Postcoital contraception

DES used as an emergency contraception, Denmark, 1983

Abstract

Postcoital contraception (PC) has become more effective in recent years and is recommended for women who have had unprotected coitus between the 8th and 17th days of their cycles. Vaginal douche using a spermicide solution is ineffective as it has resulted in a 37% pregnancy rate.

Estrogens are far more effective: Diethylstilbestrol (DES), taken in doses of 25-50 mg daily for 5 days, e.g., 10 mg of conjugated estrogens 3 times daily, and 2.5 mg ethinyl estradiol 2 times daily for 5 days 24-72 hours after coitus, has resulted in a .5-1.5% pregnancy rate. Side effects, however, include nausea, vomiting, mastalgia, menorrhagia, extrauterine pregnancy, and adenocarcinoma in daughters of DES-treated women.

Gestagens, such as .15-.40 mg of d-norgestrel taken 3 hours after coitus, can be used as a form of planned PC. In an experiment, an estrogen-gestagen preparation consisting of 50 mcg ethinyl estradiol and 500 mcg dl-norgestrel taken 12-72 hours after coitus produced a .9% pregnancy rate in 1300 menstrual cycles with few serious side effects. Copper 7 or copper-T IUDs also prevent the implantation of the fertilized egg, and, when used within 5 days after coitus, produced only 1 pregnancy in 727 cases.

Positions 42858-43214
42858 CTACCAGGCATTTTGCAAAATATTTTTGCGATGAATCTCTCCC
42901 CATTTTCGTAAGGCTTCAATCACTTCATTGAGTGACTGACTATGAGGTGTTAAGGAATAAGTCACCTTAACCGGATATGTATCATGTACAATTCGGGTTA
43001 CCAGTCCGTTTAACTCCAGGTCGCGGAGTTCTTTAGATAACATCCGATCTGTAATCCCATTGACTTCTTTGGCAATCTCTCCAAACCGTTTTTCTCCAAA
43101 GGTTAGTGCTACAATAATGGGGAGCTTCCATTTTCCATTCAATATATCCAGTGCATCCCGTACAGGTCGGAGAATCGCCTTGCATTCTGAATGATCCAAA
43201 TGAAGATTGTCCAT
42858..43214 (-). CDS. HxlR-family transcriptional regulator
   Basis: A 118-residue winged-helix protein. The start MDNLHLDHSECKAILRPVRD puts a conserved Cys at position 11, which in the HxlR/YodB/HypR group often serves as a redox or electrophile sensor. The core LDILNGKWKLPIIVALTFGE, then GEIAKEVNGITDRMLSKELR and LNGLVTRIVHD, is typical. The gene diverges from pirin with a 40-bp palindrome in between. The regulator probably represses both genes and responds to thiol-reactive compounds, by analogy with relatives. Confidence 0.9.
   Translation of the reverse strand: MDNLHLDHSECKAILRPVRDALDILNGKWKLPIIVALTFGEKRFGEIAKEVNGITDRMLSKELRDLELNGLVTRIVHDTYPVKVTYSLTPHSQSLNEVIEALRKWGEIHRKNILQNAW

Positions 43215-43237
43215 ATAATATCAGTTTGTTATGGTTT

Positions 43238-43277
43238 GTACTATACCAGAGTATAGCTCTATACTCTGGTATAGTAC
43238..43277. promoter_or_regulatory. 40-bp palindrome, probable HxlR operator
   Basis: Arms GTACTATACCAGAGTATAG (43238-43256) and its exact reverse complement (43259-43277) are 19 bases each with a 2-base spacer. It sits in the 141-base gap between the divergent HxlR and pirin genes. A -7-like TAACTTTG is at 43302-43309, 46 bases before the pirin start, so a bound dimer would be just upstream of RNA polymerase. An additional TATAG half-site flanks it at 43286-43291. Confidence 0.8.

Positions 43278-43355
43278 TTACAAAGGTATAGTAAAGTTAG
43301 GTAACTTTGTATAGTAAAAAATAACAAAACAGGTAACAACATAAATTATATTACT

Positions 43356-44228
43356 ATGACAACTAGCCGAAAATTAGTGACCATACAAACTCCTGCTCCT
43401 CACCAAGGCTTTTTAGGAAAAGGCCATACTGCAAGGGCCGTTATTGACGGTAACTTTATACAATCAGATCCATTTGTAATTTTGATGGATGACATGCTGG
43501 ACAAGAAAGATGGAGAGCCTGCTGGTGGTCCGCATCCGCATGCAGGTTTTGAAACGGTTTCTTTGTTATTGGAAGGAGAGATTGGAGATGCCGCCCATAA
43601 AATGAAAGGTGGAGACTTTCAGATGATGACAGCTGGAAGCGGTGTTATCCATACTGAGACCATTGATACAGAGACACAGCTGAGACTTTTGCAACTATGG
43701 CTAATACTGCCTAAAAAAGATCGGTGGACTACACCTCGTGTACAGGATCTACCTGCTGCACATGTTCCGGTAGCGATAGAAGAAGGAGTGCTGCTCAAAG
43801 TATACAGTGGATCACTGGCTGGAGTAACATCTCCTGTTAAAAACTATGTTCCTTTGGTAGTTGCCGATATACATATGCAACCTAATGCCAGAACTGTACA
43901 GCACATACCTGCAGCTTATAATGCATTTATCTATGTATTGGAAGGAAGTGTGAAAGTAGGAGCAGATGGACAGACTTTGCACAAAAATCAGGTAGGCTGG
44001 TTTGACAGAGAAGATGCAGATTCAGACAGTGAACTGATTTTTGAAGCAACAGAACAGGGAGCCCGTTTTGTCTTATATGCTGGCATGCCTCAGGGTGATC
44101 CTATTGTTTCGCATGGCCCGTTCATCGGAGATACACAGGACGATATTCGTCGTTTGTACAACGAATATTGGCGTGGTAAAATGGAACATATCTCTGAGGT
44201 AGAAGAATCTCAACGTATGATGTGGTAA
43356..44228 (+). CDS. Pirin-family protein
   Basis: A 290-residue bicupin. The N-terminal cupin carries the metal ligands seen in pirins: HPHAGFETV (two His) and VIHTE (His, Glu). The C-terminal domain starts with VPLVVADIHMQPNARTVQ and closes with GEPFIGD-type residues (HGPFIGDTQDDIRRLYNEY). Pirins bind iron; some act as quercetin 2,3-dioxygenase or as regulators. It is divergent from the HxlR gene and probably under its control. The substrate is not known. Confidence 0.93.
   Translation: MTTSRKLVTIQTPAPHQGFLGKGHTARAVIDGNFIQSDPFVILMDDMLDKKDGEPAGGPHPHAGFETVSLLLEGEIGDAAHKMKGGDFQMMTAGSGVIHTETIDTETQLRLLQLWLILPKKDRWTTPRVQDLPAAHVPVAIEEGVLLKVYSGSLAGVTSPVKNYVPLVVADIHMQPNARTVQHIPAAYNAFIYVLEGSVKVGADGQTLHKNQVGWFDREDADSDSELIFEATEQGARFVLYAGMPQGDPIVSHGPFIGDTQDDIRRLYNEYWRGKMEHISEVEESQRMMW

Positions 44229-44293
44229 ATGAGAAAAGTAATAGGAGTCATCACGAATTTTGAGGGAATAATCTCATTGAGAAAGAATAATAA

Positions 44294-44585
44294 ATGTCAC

The ideal future PC would be a preparation that inhibits either ovulation or nidation and has limited side effects. Among some promising agents are a luteinizing hormone-releasing factor agonist as well as natural and synthetic prostaglandins; however, until their cardiovascular and gastrointestinal side effects have been ameliorated, their routine use is unlikely.

Sources

  • Postcoital contraception, Ugeskrift for laeger, NCBI PubMed, PMID: 6612804, 1983 Jun 13.
  • Image credit bigbible
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